But we also renamed Copy to “Writing Guidelines” and turned that into the spot for actual overarching tips and tricks. Voice & Tone now lives there, as does when to bullet lists, how we write emails and what punctuation can do. Now, no matter your role at Hudl, you can visit Writing Guidelines specifically and feel comfortable perusing the subsections for universal info.
Tying to Patterns
With Writing Guidelines housing pretty much the entirety of Words 1.0, we’d officially made room for content elements to sit front and center, and I’d love to tell you the decision to name this new section “Content Elements” was quick and easy, but that’s not how my brain works.
We considered “Product Copy”, “Formatted Content”, even “Pattern Content” which is literally Content Patterns (a section we fully intend to create) in reverse.
Thankfully, Caroline swooped in as the voice of reason again, and called out that if we were committed to clearly categorizing Content Patterns, we should just as deliberate with Content Elements. Not only would the titles alone connect the two, but we’d make extra sure to cross-reference pages whenever possible.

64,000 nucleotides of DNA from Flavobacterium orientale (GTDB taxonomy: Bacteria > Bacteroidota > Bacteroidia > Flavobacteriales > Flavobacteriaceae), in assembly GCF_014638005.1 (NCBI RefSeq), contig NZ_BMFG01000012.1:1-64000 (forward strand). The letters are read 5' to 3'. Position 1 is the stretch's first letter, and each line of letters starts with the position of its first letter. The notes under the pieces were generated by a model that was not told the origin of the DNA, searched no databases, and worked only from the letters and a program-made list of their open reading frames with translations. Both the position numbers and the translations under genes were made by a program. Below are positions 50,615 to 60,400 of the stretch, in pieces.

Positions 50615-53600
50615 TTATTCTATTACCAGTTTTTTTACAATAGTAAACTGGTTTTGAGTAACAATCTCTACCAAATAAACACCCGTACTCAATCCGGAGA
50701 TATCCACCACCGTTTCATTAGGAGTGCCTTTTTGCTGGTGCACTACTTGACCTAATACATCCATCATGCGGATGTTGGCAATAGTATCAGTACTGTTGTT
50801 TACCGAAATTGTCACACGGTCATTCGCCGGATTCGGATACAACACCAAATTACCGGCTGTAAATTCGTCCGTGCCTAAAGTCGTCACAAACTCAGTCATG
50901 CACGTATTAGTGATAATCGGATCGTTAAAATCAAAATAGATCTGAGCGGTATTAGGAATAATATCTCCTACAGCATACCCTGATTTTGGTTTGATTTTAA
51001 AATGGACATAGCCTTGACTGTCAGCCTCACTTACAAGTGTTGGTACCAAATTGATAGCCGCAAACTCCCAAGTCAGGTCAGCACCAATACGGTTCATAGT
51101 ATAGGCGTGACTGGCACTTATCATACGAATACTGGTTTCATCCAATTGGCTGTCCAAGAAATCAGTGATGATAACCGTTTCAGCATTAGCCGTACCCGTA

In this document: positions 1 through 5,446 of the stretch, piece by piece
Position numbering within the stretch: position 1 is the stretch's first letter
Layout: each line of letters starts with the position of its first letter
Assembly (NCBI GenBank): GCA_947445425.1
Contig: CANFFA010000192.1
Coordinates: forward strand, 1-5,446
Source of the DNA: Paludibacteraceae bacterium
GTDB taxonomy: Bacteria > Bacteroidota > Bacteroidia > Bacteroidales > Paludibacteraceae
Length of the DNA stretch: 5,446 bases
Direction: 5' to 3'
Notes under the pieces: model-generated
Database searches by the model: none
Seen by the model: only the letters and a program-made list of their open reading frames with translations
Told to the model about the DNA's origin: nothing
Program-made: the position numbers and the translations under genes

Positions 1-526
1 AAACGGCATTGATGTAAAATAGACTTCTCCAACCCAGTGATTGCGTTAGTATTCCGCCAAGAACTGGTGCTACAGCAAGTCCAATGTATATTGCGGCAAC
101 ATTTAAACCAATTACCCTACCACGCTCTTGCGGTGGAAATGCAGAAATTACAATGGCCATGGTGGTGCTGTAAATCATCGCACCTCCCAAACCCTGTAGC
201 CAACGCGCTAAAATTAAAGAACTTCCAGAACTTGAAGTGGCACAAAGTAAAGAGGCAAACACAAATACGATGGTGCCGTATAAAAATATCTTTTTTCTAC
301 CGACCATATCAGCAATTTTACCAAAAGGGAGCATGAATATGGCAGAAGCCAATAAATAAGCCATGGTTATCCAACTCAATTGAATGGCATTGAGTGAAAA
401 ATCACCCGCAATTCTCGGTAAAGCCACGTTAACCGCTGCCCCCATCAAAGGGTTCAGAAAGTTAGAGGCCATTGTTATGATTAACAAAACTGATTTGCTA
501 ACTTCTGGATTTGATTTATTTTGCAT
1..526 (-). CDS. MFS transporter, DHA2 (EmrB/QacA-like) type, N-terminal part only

With the new section created (and named), existing pieces like Date & Time, CTAs and labels were transplanted to Content Elements, and we’ve since created guidelines for event details, team details and action words — arguably the most common elements in Hudl.
We still have an entire Patterns section to build out before Content Patterns becomes its own bit, but knowing exactly how those guidelines can and will link to the elements has us excited to tackle the two in tandem. Our goal is to identify additional patterns and extract the elements first. That way the building blocks are already in place once the larger guidelines are released.
Things like invoices, schedules and profiles call for more information on dollar amounts, scores and abbreviated positions, just to name a few. It’s a lot to plan, but having clear homes for everything should at least help streamline the publish phase of every update.